It is the extra large thumb shelf (rest), and the low (European style) front sight, that provides sufficient control and target acquisition to print the black bulls-eye on a 2-inch “Shoot-N-C” for shot-after-shot at a 7-yard range. 
    .     .     .     .     .     .     .     .     .     .     .     .
    A third attribute of the 747 Triumph as a “SSP” (single stroke pneumatic) propulsion system is its ease of maintenance.
    .     .     .     .     .     .     .     .     .     .     .     .
    My experience with casual shooting of the 747 has been that lubrication moisture can be maintained by applying two drops of “Pellgunoil”  to the compression pump-head, and the charging-arm-pivots, at the beginning of each month during the shooting season.
    .     .     .     .     .     .     .     .     .     .     .     .
    The capstone of all the maintenance benefits is knowing that, if mechanical maintenance is ever needed, that the Daisy factory in Rogers, Arkansas will provide the service for a very reasonable flat-fee, regardless of the type of repair or service that they perform.
    .     .     .     .     .     .     .     .     .     .     .     .
    Finally, and as with all my airguns, I occasionally clean the 747’s barrel with a light amount of “Simple Green” cleanser, and using a “Crown-saver” kit. I also very lightly lubricate all of my variety of pellets with a dry-lubricant titled “Krytech”.
    .     .     .     .     .     .     .     .     .     .     .     .
    The bottom-line is that, with simple maintenance, shooting for score with a 747 Triumph is easily achievable within a reasonable range.
    .     .     .     .     .     .     .     .     .     .     .     .

  3. Bob Todrick says:

    I remember about 6 years ago when I attended my first airgun competition as a spectator.
    The rifle shooters showed up with rolling hard cases holding their rifles along with at least a couple of larger bags stuffed with gear…special pants, jackets, shoes…you name it.
    The pistol shooters showed up in sneakers and a small range bag with their pistol, pellets and cleaning supplies.
    I knew right then what I wanted to shoot 🙂

  4. Mike says:

    I have shot a handful of competitions around Washington state and have done respectable. I equally was drawn into the pistol discipline by its simplicitiy and unlike the rifle competitiions I grew up shooting, I could bring all of my pistol gear in my backpack on my motorcycle. I spent way too much time modifying a Crossman 1377 pump pistol and used it with 4 pumps for ease and consistent accuracy, I have shot a 558 total and many 98 10 shot groups. Not a bad beginner gun and it lasted over 6000 shots before I had to put seals in it. Not a bad $60 gun for a beginner.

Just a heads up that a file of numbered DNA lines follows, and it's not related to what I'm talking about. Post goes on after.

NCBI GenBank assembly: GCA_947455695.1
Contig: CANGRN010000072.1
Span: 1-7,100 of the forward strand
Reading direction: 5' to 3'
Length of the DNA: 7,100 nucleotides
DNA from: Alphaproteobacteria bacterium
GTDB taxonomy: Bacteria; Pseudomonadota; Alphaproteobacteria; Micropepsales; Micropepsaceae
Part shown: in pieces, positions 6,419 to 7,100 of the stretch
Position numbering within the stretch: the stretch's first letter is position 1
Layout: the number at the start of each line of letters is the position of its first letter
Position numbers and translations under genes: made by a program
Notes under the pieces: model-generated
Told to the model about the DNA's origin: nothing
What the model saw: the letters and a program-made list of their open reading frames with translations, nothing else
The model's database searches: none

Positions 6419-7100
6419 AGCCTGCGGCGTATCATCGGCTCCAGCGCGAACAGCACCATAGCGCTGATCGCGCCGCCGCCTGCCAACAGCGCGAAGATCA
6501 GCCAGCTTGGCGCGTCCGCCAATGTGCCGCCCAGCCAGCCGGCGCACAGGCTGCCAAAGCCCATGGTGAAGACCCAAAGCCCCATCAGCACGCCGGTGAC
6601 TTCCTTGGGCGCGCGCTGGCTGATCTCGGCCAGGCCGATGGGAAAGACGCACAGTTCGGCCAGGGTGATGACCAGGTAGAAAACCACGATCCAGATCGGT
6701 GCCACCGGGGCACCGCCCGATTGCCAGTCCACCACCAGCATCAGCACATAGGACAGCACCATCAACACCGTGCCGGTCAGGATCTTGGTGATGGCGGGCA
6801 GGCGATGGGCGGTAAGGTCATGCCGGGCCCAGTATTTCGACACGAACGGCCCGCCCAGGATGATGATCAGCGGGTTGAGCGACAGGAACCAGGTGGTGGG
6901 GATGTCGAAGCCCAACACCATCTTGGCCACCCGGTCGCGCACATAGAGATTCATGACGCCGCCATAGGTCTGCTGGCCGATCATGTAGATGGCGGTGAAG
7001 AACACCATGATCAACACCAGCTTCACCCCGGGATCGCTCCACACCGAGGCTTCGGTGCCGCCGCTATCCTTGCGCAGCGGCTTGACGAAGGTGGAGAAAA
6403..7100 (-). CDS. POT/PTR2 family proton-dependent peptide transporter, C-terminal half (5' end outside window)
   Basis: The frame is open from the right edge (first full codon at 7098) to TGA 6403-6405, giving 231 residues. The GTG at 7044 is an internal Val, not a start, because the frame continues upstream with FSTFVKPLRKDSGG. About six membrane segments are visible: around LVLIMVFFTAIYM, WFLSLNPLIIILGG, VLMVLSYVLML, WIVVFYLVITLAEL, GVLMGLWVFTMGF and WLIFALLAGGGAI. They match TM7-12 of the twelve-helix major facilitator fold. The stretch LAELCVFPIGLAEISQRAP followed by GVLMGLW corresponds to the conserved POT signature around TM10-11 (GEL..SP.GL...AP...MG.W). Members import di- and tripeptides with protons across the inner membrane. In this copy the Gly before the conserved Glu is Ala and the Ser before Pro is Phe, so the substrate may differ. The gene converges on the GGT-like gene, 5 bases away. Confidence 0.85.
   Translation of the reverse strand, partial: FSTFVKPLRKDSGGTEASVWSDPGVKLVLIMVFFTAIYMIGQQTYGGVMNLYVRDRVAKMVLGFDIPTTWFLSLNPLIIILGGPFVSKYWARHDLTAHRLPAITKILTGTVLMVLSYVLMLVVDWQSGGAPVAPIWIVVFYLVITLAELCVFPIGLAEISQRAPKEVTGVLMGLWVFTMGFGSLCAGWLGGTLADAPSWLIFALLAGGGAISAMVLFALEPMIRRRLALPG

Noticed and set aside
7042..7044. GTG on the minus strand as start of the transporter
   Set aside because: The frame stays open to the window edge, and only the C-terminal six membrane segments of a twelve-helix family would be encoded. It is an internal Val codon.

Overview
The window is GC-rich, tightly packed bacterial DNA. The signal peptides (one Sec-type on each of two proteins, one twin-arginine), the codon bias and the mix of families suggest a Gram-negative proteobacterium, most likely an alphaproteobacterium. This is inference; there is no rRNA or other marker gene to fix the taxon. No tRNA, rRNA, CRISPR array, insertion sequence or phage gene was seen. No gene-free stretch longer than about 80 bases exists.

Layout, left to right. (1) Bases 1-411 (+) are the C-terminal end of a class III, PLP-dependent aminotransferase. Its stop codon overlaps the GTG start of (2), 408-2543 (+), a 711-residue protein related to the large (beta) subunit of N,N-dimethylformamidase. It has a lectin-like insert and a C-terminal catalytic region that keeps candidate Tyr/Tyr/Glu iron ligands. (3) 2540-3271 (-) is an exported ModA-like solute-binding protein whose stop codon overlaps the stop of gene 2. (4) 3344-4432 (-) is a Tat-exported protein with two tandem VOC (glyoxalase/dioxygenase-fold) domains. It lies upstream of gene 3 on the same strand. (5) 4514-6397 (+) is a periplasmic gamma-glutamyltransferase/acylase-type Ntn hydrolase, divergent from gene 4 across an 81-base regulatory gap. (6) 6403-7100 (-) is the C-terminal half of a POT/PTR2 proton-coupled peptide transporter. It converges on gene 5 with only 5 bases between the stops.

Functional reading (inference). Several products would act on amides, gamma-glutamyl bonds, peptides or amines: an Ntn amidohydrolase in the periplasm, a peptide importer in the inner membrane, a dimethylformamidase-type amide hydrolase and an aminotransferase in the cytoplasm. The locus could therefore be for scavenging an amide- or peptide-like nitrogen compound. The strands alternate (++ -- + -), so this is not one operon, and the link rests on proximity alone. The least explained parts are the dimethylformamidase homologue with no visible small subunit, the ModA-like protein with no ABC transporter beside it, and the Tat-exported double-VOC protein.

1. Jock Elliott says:


      That is impressive. Thanks for sharing your experience!

  5. Rob Kovach says:

    I am also new to air pistol competition after shooting bullseye for years and would like to confirm that even the affordable Daisy 747 is capable enough to achieve competitive scores. I shot my 2nd 30 shot match with a borrowed 747 and scored a 262 with it. If I had duplicated that score in the match I shot yesterday, I would have won the match in a field of $1500-$2000 air pistols. I did shoot a 516 to the winner’s 522–the match was EXTREMELY fun!! Don’t let a lack of fancy equipment stop you from trying this sport. You are missing out on some very fun times!

    1. Jock Elliott says:


      Thanks for your input and keep shooting!

  6. Lomash kumar says:

    I want be a shooter in olympics.Does Someone help me which air gun should I buy?

  7. Jock Elliott says:


    You haven’t told me which discipline you want to shoot in.

    I suggest you read this and this

    Next, you should contact to find out where local level matches in your chosen shooting event are held.

    If you truly want to be an Olympic shooter, there is a long road ahead of you, requiring endless practice and lots of dedication, and the first step would be to find out what’s involved before you make any decisions about what air gun you should buy.